The stadium was home to the New Orleans Pelicans (baseball) team from 1958 to 1959, after the closing of Pelican Stadium in 1957. On April 6, 1969, the New York Mets and Minnesota Twins played a doubleheader at the stadium.[10]


On March 28, 1982 the stadium hosted a World Cup tune-up match for the Honduras National Team against the Tampa Bay Rowdies of the North American Soccer League.[11] The match ended in a 1–1 draw.[12]

The New Orleans Riverboat Gamblers of the USL A-League played in the stadium from 1996 to 1997.[13] On March 25, 2007, C.D. Olimpia played the New England Revolution in an international friendly at Gormley Stadium.[14] In 2008, Tad Gormley hosted select New Orleans Shell Shockers (later renamed New Orleans Jesters) home soccer matches.[15]

The stadium hosted another international friendly match on February 4, 2012 between Major League Soccer's Chicago Fire Soccer Club and Honduran soccer club Real C.D. España.[16]

The U.S. Soccer Women's national team played the Brazil Women's national team at Tad Gormley Stadium on July 13, 2003 in New Orleans, Louisiana. The U.S. defeated Brazil 1-0.

Track and field

Tad Gormley played host to the 1992 U.S. Olympic Track and Field Trials for the 1992 Summer Olympic games held in Barcelona, Spain.[17] The stadium hosted the 1998 USA Outdoor Track and Field Championships.[18]

Special events


Tad Gormley Stadium has also hosted concerts by many famous artists, including Alice Cooper, The Beatles, Eric Clapton, Journey, Pearl Jam, Rage Against the Machine, Ramones, The Rolling Stones and ZZ Top among others.[9][19][2]


See also


  1. ^ a b "Tad Gormley Stadium". New Orleans City Park. Retrieved October 24, 2014.
  2. ^ a b "University Of New Orleans - Tad Gormley Stadium". Retrieved October 24, 2014.
  3. ^ "Sports Directory". lhsaa.org. Retrieved October 24, 2014.
  4. ^ a b c "Tad Gormley Stadium". livingnewdeal.org. Retrieved March 11, 2020.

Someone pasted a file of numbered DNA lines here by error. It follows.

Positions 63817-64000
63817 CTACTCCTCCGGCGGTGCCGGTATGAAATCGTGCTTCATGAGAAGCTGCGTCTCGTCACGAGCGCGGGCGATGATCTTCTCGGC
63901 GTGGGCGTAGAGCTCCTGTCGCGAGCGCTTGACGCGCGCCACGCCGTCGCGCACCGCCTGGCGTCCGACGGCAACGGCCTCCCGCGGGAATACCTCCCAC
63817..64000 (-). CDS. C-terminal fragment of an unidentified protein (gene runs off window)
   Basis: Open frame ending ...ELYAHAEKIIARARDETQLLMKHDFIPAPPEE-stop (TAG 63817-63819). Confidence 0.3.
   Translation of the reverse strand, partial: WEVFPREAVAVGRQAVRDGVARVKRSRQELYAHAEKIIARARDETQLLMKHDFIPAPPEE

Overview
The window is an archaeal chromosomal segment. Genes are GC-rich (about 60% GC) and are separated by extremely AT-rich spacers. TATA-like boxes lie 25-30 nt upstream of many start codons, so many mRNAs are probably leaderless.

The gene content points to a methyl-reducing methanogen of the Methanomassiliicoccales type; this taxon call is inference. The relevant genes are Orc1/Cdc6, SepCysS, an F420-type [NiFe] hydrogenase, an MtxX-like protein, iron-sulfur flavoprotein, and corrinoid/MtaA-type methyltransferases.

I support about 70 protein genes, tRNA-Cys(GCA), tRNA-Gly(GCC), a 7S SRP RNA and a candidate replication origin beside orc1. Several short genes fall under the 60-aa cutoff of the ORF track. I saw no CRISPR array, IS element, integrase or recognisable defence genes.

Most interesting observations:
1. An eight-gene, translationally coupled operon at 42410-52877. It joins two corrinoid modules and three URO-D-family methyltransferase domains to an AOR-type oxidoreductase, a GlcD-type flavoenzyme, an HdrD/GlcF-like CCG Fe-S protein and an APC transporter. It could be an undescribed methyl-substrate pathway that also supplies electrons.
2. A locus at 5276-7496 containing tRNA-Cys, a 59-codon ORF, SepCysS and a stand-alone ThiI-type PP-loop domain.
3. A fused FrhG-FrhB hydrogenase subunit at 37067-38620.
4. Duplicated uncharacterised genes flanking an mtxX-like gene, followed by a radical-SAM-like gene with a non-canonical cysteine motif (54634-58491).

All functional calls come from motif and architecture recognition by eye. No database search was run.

5. ^ a b c "Best high school football stadiums". espn.com. Retrieved March 11, 2020.
  6. ^ "An Historic Day" (PDF). brothermartin.com. Retrieved March 11, 2020.
  7. ^ "Louisiana High School Football Playoff Brackets 1990's". 14-0productions.com. Retrieved March 11, 2020.
  8. ^ "John Thomas Curtis, Jr. elected to Louisiana Sports Hall of Fame". nola.com. Retrieved March 11, 2020.
  9. ^ a b "Homecoming Returns to Venerable Tad Gormley Stadium". tulane.edu. Retrieved March 9, 2020.
  10. ^ "City Park History". neworleanscitypark.com. Retrieved January 11, 2018.
  11. ^ "Rowdies waive two; midfield help coming". Evening Independent. 26 March 1982. Retrieved July 22, 2015.
  12. ^ "Rowdies tie World Cup–bound Honduras". St. Petersburg Times. 29 March 1982. Retrieved July 22, 2015.
  13. ^ Gamblers Move Up To Gormley Times-Picayune, The (New Orleans, LA) - Saturday, December 21, 1996
  14. ^ "New England Revolution vs. Olimpia, Honduras". nola.com/gambit. March 19, 2007. Retrieved March 11, 2020.
  15. ^ "New Orleans Shell Shockers Official Schedule (2008)". uslsoccer.com. Archived from the original on 2008-12-30. Retrieved December 13, 2008.
  16. ^ "The Fire have scheduled a friendly February 4th against Honduran club Real Espana in Louisiana. ..." Hot Time In Old Town. 9 December 2011. Retrieved October 24, 2014.
  17. ^ "The History Of The United States Olympic Trials – Track & Field" (PDF). usatf.org. Retrieved March 11, 2020.
  18. ^ "A History Of The Results Of The National Track & Field Championships Of The USA From 1876 Through 2016". trackandfieldnews.com. Archived from the original on September 3, 2017. Retrieved March 11, 2020.
  19. ^ "The Beatles at Tad Gormley Stadium". Last.fm. Retrieved October 24, 2014.

Coordinates: 29°59′22″N 90°5′58″W / 29.98944°N 90.09944°W / 29.98944; -90.09944